I met my husband on a dating website. His profile told me he was 34 and “looking for marriage”. He messaged me first saying something about his surprise seeing a British woman on an Asian dating website and we exchanged a few emails after that. From his emails he was clearly talkative, charming and open-minded (willing to talk about anything from Astrology to books on popular science). And yes, he had excellent English (a very understandable barrier to AM/WF relationships as mentioned on Jocelyn’s blog in different posts). Just over a year after we met he proposed to me on a beach in Qingdao and the following year we got registered as married.
My family in the UK are all delighted for me and I’ve been told numerous times about what an excellent choice of husband I’ve made! My in-laws in China were also incredibly supportive of our relationship from the start and my mother-in-law especially treats me like I’m her flesh and blood daughter. Although we’ve gone through our rough patches, my husband’s complete commitment to the values of marriage and family have made it so much easier to resolve any conflicts or misunderstandings as soon as they occur. We’re both committed to making our future a happy and fulfilling one, even though we both know that a happy marriage takes work. I’m also delighted that my husband is now planning our approaching wedding party in China with as much zeal and enthusiasm as his bride!
P.S.: This comparison is just from my experience of living and dating in the UK and China. I do know many happily married British couples from my generation…just not as many as you might expect. Please don’t be offended if you’re a British woman who isn’t the least bit interested in getting married, or a British man who would like nothing more than to walk down the aisle, or a Chinese man who has ‘two girlfriends’ and isn’t looking for a wife!
Years ago, a fellow blogger with a Chinese husband wrote to me, “I follow some blogs by Western women married to Japanese men. You’d probably like them too.” It was the kind of friendly recommendation that you often get from other bloggers – except it came with a warning. “But shhh, don’t tell our husbands!”
Why did a suggestion to read someone’s blog suddenly get slapped with a cautionary note, as if all blogs written by Western women with Japanese husbands might be hazardous to our health? Simple. Like most Chinese men, her husband didn’t care for Japan – and neither did mine:
Yes, my marriage to a Chinese man has taught me a valuable lesson — that Asia is not the great, united, happy family (as some Americans might believe). That “Asians” don’t necessarily like being lumped together.
I didn’t realize the extent to our cultural amnesia about the true state of affairs in Asia until I met and married a man from China. A self-proclaimed “military fan” whose interest went deeper than tanks, submarines and aircraft carriers. A husband who schooled me in the many disagreements, wars and massacres between China and its Asian neighbors.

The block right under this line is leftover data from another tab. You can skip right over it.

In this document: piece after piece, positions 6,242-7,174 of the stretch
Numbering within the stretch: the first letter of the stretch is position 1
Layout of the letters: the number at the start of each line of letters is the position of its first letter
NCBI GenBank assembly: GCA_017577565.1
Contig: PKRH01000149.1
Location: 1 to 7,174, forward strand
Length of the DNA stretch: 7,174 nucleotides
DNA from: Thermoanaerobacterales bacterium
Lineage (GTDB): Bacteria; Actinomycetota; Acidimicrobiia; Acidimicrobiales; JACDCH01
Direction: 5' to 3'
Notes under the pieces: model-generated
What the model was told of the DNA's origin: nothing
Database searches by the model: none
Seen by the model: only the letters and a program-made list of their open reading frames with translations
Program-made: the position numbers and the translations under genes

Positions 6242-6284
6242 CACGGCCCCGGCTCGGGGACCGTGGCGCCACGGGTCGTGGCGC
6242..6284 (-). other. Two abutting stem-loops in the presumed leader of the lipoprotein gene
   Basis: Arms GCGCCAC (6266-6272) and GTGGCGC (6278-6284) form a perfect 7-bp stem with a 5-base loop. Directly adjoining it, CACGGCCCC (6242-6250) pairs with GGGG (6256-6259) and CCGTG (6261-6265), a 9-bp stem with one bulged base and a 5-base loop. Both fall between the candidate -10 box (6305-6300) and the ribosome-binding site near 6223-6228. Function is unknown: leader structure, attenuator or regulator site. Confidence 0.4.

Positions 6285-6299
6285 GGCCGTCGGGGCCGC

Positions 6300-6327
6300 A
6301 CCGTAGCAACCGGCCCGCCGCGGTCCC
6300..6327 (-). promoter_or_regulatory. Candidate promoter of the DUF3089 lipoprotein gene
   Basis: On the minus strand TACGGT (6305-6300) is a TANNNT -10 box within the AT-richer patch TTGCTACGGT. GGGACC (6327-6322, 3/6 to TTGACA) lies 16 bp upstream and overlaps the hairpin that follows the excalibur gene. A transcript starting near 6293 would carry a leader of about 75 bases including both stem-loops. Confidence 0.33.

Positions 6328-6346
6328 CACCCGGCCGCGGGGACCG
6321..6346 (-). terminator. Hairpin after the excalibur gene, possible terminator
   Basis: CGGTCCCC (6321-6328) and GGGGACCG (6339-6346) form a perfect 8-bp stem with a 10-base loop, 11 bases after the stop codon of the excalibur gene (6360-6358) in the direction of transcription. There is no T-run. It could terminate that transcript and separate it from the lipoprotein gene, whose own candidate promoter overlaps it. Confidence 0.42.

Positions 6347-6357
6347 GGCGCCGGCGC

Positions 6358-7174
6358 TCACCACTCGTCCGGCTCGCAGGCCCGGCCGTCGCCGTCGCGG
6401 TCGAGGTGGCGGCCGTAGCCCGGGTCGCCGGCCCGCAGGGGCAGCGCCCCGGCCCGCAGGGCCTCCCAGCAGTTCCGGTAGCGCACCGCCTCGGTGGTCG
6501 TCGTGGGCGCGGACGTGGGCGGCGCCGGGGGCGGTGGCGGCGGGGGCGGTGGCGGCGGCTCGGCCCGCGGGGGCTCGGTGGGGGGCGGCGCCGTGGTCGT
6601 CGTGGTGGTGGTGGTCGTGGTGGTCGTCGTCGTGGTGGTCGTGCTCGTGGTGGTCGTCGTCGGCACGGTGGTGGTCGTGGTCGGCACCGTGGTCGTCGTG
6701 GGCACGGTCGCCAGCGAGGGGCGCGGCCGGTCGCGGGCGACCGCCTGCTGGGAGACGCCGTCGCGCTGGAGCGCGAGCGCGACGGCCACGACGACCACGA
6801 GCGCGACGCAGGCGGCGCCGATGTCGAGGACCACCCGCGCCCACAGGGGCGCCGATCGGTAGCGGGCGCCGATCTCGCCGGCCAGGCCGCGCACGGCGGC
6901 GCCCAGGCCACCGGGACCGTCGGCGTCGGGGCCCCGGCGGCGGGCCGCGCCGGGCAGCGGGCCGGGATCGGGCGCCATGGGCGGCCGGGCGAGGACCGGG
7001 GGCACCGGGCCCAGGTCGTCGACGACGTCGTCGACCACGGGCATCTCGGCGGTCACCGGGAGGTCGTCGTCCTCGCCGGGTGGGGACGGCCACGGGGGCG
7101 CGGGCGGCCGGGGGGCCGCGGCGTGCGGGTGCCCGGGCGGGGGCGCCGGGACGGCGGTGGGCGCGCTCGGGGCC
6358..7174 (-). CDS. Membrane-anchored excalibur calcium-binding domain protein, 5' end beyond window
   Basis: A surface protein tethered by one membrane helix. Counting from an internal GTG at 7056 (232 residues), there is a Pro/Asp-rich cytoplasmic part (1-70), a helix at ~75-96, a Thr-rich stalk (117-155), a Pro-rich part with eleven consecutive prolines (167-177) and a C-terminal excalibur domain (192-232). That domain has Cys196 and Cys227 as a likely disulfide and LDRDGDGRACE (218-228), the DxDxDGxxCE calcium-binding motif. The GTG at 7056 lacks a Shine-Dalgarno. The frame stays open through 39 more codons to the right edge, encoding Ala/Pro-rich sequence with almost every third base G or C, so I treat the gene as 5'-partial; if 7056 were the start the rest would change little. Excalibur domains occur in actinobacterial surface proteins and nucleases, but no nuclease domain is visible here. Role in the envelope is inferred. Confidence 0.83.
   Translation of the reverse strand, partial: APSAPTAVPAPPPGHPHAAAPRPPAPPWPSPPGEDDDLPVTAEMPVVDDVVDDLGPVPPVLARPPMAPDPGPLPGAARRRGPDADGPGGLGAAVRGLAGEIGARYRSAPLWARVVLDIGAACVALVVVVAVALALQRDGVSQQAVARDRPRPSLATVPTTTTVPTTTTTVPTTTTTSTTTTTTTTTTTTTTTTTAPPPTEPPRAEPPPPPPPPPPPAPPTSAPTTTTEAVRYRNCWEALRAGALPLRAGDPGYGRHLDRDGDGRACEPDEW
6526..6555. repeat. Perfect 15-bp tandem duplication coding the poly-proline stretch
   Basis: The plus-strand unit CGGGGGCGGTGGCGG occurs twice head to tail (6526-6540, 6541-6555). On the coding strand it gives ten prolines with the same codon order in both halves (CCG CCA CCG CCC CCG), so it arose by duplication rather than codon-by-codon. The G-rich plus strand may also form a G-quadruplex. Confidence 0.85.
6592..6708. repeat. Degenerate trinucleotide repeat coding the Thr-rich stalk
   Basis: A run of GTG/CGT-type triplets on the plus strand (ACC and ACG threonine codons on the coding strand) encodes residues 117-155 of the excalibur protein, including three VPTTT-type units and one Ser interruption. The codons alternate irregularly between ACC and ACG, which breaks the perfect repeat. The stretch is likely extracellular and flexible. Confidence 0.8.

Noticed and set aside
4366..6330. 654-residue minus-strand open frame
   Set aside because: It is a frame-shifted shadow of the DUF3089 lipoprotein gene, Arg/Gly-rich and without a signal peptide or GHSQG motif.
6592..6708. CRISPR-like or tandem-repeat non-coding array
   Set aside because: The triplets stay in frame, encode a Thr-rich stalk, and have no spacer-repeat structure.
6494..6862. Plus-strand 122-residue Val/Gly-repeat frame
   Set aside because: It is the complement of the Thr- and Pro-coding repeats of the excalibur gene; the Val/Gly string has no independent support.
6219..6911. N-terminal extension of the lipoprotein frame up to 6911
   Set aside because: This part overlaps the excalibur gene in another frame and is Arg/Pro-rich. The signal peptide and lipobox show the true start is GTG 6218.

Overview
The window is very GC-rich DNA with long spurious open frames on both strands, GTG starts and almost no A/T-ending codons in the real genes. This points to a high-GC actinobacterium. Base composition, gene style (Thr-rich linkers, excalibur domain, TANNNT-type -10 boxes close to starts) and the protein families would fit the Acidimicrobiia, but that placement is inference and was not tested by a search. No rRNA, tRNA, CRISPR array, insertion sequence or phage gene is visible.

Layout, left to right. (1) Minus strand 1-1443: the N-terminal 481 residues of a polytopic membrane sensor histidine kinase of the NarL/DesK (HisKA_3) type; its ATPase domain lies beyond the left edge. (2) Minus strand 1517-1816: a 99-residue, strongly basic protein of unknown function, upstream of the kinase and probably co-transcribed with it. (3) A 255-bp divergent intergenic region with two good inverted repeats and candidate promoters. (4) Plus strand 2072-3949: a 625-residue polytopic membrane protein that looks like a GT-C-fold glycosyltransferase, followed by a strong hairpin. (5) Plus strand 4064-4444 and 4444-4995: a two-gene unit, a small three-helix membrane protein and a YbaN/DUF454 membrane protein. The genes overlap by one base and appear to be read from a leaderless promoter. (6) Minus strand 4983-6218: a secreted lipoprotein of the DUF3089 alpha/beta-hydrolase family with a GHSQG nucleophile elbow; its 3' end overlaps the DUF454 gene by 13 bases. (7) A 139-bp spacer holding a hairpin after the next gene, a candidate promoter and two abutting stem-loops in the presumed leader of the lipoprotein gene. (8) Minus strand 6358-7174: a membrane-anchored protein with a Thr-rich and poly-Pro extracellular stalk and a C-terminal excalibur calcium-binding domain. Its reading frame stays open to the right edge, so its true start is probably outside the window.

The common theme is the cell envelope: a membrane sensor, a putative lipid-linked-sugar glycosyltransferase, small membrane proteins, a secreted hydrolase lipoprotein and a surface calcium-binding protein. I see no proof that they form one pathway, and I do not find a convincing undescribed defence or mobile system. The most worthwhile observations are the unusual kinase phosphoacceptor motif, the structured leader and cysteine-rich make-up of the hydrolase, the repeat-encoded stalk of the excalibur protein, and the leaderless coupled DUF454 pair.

I’ve learned that Japan has yet to fully acknowledge the “Asian holocaust” it perpetrated against China and others, from the gruesome horrors of Unit 731 to the “comfort women” forced into prostitution. I’ve learned of the skirmish between Vietnam and China that led to a short war. I’ve learned about the border disputes between China and India, serious enough to lead my Lonely Planet guidebooks to print “The external boundaries of India on this map have not been authenticated and may not be correct” on their maps. And now I’ve learned everything there is to know about the emerging military alliance between Japan and the Philippines, especially how it affects China.
In America, we speak of “Asian” cuisine like it’s all the same – as if you could substitute one country for another – never realizing the countries here wouldn’t agree. That the Thai restaurant down the street from my father’s home serving Chinese delicacies alongside a sushi menu would look totally blasphemous to people in China, who still haven’t forgotten what Japan did to them.
I’m reminded of what Alex Tizon wrote about in his memoir Big Little Man:
As a journalist in my twenties and thirties, I wrote extensively about these [Asian] communities. No surprise, I found each group exuberantly complex and instinct, and perceiving themselves as separate from — and often antipathetic to — other Asian ethnicities. The parents and grandparents clove to their countrymen, the Vietnamese with other Vietnamese, Koreans with Koreans, Cambodians with Cambodians.
It was the children and grandchildren, the ones growing up in America, who would find — or be coerced into — common ground. Years of checking “Asian” on countless forms, of being subjected to the same epithets and compliments, of living in the same neighborhoods and housing projects, and sharing similar challenges and aspirations — the most important to become Americanized — all of these would compel young Vietnamese, Cambodians, and Filipinos to accept their belonging to the category known as Asians.